NFIP Overhaul Draft Legislation to be Unveiled Next Week
A GOP lawmaker plans to unveil draft legislation next week that could officially overhaul the National Flood Insurance Program (NFIP). The announcement, which came from the Republican chairman of a congressional insurance oversight panel on Thursday, said that March 11 will begin what could be a lengthy debate on the troubled government program.
Legislation to Address Coverages, Taxes and Debt
House Representative Judy Biggert (R-Ill.) told Reuters on Friday that she will present a draft next week at a hearing of the House insurance subcommittee she chairs that will address tax issues and wind damage coverage, an issue that has brought about much contention in previous meetings.
She says that while the deep debt of the NFIP is a huge issue, her draft does not yet have a firm strategy for addressing it and is leaving this and other issues up for discussion in the panel hearing.
At the time of the final extension of the NFIP last year, lawmakers were given until Sept. 30, 2011 to take a closer look at the program. Getting their start in March, lawmakers hope to come to a resolution by the time the program is set to expire again.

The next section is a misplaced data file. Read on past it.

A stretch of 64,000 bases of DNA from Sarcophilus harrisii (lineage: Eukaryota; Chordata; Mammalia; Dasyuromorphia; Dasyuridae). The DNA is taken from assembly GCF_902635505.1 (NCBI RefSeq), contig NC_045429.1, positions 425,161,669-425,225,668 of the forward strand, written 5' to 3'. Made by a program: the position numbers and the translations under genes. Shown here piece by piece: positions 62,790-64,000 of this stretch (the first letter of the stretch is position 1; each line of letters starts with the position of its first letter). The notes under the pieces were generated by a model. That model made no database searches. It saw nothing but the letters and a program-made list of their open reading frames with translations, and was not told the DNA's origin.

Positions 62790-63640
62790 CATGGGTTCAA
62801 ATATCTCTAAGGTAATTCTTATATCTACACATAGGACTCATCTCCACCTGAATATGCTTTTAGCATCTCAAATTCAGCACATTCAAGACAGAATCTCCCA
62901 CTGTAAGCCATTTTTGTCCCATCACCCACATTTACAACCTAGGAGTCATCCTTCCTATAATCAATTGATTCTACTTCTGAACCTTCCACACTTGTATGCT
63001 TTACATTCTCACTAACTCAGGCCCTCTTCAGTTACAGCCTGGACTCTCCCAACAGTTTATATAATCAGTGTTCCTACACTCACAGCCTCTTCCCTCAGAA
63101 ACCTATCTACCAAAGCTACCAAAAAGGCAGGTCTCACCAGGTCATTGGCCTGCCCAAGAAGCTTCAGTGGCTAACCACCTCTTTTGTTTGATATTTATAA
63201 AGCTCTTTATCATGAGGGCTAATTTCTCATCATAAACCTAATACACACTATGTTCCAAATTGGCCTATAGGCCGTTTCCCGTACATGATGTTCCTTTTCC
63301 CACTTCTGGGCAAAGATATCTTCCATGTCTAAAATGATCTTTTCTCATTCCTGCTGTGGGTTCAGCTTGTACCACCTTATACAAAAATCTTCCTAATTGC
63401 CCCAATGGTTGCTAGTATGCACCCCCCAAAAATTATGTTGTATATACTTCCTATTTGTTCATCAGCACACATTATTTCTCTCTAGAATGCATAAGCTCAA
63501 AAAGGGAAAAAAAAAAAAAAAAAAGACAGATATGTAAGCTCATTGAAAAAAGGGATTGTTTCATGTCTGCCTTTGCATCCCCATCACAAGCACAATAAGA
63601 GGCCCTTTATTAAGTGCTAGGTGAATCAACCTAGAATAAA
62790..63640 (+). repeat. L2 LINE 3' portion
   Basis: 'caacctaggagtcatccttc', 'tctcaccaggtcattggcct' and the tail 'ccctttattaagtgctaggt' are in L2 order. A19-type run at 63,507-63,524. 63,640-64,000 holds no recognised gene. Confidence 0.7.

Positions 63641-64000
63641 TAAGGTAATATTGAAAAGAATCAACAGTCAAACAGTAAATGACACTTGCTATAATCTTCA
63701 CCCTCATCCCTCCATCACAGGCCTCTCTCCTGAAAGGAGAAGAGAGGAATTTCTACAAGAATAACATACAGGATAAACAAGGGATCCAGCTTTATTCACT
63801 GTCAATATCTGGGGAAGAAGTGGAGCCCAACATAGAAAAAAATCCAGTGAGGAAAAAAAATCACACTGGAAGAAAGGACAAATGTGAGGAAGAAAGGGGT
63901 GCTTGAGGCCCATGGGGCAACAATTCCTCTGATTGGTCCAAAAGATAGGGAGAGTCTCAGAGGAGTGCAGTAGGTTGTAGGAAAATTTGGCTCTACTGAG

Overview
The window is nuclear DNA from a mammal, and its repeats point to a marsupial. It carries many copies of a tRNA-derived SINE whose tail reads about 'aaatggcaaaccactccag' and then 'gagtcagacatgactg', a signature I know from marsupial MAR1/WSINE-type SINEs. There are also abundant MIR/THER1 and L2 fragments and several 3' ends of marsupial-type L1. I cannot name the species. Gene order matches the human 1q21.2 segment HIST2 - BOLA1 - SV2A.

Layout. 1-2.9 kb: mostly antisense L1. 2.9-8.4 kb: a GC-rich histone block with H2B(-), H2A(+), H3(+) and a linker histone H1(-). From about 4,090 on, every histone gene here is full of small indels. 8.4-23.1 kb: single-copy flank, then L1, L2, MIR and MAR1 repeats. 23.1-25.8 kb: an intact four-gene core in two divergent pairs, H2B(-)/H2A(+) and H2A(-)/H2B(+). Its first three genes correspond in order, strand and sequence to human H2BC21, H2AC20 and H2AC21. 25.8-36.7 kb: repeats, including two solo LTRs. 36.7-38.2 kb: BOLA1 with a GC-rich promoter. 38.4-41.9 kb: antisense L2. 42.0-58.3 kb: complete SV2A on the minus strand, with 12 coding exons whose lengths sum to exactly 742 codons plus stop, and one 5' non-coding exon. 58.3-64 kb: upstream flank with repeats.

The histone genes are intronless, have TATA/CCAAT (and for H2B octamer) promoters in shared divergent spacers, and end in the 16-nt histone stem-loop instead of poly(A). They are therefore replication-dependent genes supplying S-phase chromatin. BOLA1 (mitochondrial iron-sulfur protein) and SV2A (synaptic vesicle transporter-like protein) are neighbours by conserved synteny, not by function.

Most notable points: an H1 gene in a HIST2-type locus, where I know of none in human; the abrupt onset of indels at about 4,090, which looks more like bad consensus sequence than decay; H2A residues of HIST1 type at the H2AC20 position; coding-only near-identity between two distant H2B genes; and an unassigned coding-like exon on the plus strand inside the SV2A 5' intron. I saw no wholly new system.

The NFIP Has Been Troubled for Years
While issues surrounding the NFIP have been low-key for the past few months, from 2008 to 2010 the program was regularly criticized for its series of short-term extensions and even four expirations, which left millions of homeowners without flood insurance around the country.
At the time, lawmakers hoped the short-term extensions would give them time to create long-term changes to the NFIP, which backs flood insurance policies that are issued to the public by private home insurance companies.
But each time the program was extended with no real resolution, insurers and homeowners became increasingly impatient with the lack of organization. As a result, some insurers threatened to leave the program while State Farm officially dropped its customers.
After numerous reinstatements of the program, lawmakers eventually came up with a bill known as the Flood Insurance Reform Priorities Act of 2010, which not only pushed to extend the NFIP to 2015, but also work out some kinks in the program by increasing coverage limits, eliminating premium subsidies and limiting additional living coverage.
While some agreed the bill was a good idea, to date, it has never been signed into law. But with time to come up with ideas to save the program, lawmakers still have a chance to finally create a solid foundation the NFIP.